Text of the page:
Expanding waistlines, memory loss may be linked to high-fructose corn syrup

Tri-City HeraldAugust 24, 2012 

— Feeling fluffy? Wondering why that once-trim waistline is only a faint memory?

Researchers at UCLA are pondering the results of a new study that seems to indicate that eating a high-fructose diet may have more consequences than adding on extra pounds.

According to an article I read by Sylvia Booth Hubbard for Newsmax magazine, rats fed a fructose solution in place of their drinking water for six weeks had a problem navigating a maze. Their ability to think and remember was affected.

Ms. Hubbard's news story noted that more study is needed, but the human brain may be affected as well.

"Eating a high-fructose diet over the long term alters your brain's ability to think and remember information," warned UCLA professor of neurosurgery Fernando Gomez-Pinilla.

Also included in this same health item is another study at Princeton University where rats were fed high-fructose corn syrup by researchers. The outcome indicated the rats "gained 47 percent more weight than rats who were fed an equal number of calories, but no corn syrup."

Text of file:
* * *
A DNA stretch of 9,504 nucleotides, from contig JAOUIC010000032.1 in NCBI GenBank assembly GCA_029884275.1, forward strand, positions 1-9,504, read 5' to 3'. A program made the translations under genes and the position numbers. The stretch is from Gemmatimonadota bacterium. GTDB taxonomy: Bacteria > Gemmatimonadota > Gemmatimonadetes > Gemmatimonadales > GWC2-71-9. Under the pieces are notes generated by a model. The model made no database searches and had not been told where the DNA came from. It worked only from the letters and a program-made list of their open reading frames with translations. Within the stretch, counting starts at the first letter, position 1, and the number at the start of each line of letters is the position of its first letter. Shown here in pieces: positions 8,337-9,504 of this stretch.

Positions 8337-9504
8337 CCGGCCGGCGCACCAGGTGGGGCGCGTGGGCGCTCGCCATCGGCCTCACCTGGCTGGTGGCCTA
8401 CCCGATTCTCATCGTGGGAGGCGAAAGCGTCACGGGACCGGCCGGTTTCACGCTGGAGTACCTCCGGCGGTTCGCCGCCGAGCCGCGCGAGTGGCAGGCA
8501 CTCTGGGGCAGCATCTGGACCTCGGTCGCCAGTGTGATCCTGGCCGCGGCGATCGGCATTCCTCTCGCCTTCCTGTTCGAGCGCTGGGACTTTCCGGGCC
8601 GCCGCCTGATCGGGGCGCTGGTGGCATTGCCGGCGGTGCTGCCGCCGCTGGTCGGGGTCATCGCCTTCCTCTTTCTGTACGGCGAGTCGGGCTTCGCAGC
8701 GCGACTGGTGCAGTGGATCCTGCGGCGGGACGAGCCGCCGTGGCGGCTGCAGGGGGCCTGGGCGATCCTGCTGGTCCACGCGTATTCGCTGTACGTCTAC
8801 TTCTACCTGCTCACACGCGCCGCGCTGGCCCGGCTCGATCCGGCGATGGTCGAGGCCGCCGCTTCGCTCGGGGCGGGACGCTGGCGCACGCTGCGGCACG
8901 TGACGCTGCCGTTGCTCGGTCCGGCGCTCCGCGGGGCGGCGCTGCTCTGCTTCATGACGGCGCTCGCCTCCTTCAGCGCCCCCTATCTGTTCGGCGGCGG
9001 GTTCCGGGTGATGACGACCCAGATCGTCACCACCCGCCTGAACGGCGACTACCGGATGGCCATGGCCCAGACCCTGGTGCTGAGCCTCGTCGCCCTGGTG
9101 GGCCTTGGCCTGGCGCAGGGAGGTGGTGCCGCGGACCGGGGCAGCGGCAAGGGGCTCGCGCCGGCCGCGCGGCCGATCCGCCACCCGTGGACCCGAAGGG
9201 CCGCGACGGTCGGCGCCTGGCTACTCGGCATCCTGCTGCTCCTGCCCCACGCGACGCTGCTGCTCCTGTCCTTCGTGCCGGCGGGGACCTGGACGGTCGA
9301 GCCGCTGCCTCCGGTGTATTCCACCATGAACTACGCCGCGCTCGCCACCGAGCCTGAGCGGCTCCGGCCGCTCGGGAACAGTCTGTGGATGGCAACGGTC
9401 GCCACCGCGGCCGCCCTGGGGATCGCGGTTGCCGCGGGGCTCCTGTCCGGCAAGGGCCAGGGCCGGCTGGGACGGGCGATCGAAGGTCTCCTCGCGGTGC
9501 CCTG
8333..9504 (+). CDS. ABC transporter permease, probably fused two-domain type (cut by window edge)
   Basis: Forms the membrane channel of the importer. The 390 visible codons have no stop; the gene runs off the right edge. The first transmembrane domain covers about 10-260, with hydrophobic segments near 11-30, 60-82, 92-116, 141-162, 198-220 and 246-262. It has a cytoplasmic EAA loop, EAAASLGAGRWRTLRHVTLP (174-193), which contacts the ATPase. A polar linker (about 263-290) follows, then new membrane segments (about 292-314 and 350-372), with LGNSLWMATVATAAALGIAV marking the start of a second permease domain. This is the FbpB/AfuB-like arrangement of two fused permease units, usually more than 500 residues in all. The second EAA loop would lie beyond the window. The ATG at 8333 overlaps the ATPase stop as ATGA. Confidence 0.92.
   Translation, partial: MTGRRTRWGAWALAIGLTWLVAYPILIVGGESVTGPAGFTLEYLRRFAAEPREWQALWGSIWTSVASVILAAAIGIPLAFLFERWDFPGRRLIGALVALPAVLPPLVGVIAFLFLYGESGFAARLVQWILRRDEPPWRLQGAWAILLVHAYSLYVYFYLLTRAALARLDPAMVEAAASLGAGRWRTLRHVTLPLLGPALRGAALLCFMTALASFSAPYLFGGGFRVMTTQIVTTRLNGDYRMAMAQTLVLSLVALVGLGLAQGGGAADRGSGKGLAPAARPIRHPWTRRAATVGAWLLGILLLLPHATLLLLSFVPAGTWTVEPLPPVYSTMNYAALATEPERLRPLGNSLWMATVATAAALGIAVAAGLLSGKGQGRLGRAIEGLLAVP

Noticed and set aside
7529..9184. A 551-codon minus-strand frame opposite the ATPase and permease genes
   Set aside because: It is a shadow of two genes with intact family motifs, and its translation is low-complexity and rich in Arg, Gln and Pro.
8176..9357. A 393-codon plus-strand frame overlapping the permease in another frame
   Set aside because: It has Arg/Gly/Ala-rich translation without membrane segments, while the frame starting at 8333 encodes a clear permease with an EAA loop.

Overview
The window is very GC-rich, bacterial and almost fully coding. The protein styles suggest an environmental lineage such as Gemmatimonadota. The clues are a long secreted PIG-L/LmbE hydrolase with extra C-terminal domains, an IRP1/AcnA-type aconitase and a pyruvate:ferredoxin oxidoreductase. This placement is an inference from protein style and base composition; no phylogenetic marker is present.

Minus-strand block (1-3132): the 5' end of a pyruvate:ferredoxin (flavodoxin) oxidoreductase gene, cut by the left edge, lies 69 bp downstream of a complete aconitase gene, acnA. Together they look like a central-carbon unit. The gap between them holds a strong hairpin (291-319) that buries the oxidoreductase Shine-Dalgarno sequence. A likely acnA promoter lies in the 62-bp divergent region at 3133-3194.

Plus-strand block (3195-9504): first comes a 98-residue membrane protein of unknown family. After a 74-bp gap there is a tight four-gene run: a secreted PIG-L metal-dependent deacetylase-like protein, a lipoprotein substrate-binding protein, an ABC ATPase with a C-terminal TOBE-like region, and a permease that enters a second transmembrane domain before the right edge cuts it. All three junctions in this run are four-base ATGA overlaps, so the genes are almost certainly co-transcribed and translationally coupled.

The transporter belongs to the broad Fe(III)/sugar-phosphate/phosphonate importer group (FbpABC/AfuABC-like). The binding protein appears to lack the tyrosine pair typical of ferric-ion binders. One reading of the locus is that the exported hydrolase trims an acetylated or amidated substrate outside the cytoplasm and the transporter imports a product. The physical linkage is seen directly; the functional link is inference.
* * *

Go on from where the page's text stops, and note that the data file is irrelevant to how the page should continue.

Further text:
What is troubling about this information is that even if you try to eliminate HFCS, it is in a lot of processed food.

My husband and I eat "close to the Earth," shopping primarily in the outer perimeter of the grocery store, but HFCS is in unsuspecting products. After checking labels in our refrigerator, I found it in a meat sauce we commonly use.

This man-made sweetener is in condiments, crackers, soups -- and a lot more, including flavored juice drinks. There are indicators showing HFCS doesn't alert the body to stop eating, although sugar does. This may explain expanding waistlines.

Now, add to that the possibility that HFCS may affect the ability to think and remember, and it gives pause for thought -- which is what I do when I leave Costco and have forgotten where I parked my car.

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